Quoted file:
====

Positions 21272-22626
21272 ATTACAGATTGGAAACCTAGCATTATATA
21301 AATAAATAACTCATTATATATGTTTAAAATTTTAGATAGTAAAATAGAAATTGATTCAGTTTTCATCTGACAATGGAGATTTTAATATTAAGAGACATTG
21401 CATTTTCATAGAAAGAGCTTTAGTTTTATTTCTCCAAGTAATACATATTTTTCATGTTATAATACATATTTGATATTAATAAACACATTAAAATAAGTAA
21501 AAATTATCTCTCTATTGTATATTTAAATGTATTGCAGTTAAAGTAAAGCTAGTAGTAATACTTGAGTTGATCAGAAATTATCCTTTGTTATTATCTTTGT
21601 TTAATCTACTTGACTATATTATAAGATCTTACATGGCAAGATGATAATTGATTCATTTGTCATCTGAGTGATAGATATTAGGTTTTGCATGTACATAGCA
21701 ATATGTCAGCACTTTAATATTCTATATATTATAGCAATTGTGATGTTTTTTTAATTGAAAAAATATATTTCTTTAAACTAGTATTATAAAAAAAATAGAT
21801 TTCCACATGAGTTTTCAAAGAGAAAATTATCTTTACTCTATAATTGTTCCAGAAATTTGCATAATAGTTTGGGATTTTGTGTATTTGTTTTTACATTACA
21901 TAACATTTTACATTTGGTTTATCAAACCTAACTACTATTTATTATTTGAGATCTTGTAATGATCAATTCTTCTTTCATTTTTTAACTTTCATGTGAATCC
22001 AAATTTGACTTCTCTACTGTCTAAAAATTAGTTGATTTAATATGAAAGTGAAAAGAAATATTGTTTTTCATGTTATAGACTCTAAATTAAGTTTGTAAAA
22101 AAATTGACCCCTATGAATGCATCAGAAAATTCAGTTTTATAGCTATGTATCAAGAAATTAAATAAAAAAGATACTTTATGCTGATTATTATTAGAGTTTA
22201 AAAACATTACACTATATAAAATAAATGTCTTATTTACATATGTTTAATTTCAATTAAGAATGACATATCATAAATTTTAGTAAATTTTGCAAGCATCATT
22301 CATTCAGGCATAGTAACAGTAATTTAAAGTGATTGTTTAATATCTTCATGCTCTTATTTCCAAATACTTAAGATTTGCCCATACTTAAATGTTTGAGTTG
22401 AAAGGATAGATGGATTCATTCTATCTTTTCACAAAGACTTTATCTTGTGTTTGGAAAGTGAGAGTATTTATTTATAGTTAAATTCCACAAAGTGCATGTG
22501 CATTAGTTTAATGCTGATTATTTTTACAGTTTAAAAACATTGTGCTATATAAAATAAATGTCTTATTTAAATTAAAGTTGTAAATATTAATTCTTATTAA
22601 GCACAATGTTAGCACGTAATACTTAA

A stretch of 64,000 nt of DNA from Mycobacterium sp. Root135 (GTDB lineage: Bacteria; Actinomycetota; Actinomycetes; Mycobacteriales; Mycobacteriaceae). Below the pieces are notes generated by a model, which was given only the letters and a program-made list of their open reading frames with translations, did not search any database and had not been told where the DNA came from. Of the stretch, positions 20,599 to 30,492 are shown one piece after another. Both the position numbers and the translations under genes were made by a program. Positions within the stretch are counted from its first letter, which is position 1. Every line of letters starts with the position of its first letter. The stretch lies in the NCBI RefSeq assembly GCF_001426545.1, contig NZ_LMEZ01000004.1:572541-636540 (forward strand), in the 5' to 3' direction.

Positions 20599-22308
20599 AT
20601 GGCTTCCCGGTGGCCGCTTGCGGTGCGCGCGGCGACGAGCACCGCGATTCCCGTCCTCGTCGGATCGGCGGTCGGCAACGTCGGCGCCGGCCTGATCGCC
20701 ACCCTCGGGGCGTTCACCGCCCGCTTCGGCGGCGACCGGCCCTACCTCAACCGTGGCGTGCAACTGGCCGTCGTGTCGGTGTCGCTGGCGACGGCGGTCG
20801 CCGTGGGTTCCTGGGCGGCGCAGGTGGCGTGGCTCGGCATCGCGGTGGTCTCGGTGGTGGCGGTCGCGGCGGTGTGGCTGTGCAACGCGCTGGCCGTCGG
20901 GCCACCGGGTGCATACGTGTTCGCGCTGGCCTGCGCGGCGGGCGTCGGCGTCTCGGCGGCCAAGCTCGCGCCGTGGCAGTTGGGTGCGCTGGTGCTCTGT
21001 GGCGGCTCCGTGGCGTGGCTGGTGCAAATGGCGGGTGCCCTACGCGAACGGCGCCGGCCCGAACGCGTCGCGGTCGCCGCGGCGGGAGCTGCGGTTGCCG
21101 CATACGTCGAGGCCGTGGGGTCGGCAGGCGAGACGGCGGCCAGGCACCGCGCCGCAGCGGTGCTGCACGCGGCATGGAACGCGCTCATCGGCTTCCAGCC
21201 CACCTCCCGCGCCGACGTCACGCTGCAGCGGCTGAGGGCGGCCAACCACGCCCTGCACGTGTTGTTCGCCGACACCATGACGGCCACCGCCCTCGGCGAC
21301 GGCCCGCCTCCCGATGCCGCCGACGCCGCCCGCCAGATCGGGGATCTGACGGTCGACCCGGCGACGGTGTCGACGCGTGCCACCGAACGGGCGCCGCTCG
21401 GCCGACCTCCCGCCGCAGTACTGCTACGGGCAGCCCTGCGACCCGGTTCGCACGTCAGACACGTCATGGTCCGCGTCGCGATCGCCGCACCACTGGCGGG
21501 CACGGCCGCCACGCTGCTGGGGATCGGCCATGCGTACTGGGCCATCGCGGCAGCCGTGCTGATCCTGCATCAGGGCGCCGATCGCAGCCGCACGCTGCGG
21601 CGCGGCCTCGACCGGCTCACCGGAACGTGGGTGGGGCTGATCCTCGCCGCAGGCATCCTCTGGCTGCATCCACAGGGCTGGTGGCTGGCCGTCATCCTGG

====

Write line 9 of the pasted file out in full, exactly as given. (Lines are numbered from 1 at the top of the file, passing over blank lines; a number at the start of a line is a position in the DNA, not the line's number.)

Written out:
21901 TAACATTTTACATTTGGTTTATCAAACCTAACTACTATTTATTATTTGAGATCTTGTAATGATCAATTCTTCTTTCATTTTTTAACTTTCATGTGAATCC